The logical choice here might be Oculus Rift, as Microsoft partnered with the Facebook-backed company earlier in the year to launch every headset with an Xbox One controller. Plus, a more unified platform between PCs and Xbox could make it easy on developers to port existing Rift games to Xbox One without any extra work.
Here's the bad news: since Project Scorpio doesn't come bundled with a VR headset – at least not one that Spencer mentioned – expect to spend an additional $600-$800 (£499-£689) for one.
An improved gaming experience
One interesting revelation from Microsoft's E3 announcement is that all consoles in the Xbox One family, including Scorpio and the One S, will be able to play from the same library of games. Scorpio will also apparently support a select number of Xbox 360 games just like the Xbox One. However, more powerful consoles like Scorpio will feature better gaming experiences due to the more powerful components.
What that means, for example, is that Halo 5 can run at 1080p at 60 frames per second on the Xbox One but the console often drops the resolution to maintain the buttery smooth framerate.
Project Scorpio won't need to drop the resolution in order to maintain that framerate.
"When a game like that runs on Scorpio it's going to run at maximum resolution the whole time," says Spencer speaking with The Verge.
But does maximum resolution always mean native 4K? Only time will tell.
What's less clear is how much developers will embrace working with the new console. According to a survey from the Game Developer's Conference, developers are concerned the new mid-generation console upgrades will create more work for them as they struggle to build games that support both systems.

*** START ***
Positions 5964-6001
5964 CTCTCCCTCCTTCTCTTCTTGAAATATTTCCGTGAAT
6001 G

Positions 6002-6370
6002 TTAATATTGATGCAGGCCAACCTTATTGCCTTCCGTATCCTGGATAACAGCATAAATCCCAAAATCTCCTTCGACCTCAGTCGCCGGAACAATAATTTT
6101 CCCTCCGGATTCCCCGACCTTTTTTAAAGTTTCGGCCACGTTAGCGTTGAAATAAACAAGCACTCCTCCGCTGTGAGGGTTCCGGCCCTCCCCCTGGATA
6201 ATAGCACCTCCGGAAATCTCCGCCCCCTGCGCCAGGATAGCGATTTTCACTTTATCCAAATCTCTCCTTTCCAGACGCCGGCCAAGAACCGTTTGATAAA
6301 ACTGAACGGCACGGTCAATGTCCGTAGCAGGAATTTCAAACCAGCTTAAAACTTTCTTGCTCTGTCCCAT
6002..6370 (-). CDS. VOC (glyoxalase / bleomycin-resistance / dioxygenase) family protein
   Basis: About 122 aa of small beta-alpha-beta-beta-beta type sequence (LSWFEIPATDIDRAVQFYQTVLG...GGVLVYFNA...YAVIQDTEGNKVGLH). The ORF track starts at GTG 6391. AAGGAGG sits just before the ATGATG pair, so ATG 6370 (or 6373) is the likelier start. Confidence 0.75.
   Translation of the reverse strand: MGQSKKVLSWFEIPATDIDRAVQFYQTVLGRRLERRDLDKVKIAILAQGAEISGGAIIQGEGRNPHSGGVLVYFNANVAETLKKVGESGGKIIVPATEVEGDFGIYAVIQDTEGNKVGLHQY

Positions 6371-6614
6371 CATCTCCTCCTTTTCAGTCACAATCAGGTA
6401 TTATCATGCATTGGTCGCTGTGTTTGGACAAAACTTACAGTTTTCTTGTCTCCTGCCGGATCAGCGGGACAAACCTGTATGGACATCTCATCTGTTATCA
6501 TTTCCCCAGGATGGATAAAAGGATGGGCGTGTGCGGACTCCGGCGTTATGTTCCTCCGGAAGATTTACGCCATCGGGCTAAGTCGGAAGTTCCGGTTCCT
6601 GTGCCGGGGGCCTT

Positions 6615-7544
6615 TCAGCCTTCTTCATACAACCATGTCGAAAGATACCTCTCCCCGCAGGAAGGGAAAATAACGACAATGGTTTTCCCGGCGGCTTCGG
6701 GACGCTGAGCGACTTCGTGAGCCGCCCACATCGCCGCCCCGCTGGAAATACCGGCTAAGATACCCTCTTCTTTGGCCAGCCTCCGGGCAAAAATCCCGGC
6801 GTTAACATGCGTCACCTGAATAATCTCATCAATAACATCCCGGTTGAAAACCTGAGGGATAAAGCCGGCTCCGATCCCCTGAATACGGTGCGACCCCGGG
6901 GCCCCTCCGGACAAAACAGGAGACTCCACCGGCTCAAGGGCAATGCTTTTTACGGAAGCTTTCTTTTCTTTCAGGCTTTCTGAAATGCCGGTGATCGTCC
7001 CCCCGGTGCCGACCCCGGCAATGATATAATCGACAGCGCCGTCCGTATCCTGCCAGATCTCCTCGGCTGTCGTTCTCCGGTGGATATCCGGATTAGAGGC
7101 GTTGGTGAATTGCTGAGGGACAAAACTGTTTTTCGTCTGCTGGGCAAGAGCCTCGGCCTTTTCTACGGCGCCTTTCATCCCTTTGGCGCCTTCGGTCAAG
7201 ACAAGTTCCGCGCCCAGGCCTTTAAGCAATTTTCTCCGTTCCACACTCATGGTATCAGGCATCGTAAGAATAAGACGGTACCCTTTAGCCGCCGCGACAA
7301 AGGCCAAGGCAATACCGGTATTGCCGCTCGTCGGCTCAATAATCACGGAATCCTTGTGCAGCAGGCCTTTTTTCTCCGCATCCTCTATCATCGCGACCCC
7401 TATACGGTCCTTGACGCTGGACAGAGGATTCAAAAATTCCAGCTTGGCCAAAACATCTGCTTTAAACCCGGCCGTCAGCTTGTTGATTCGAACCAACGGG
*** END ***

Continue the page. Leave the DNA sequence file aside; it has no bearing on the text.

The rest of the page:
Potentially this means that the new console won't be embraced as fully as it could do, and this has the potential to prevent it from reaching its full potential.
How much will it cost?
Microsoft obviously hasn't nailed down a price range for the upcoming console yet, though Spencer has dropped hints about it when speaking with The Verge.
He said, "We're not ready to announce something right now, but you can imagine at the price point of Scorpio – which we haven't actually said, but think about consoles and where they live in terms of price point – having something at six teraflops that will get millions of people buying it is very attractive to some of the VR companies that are out there already, and we've architected it such that something will be able to plug right in and work."
If we take a look at what a VR-ready PC costs on the low end, about $800-$900 or about £600, I expect Project Scorpio to be around that price. That's a lot of money for a console, especially compared to the just-announced Xbox One S which costs $299 (£249) for the base model.
Why announce it so early?
It's a bit odd for Microsoft to announce a new game console so early. Even Phil Spencer admits it.
"It's crazy to announce something this early, but when I put myself in the shoes of our customer, I want to be able to make a choice on what console I want to buy with as much information as possible," he says. "We want to give you the information to make that decision. We also want to go talk to the developers that are out there today, that are building games for next holiday, and say here's what you're going to have at your disposal on the console side."
It also makes sense to announce the console early to catch up to PlayStation's VR efforts. While the PS4 does support VR, it's an unquestionably inferior experience when compared to the Oculus Rift and HTC Vive, which require expensive computers to power them.
This is Microsoft's chance to show they're serious about VR, and hopefully that's enough to keep gamers from jumping to another platform.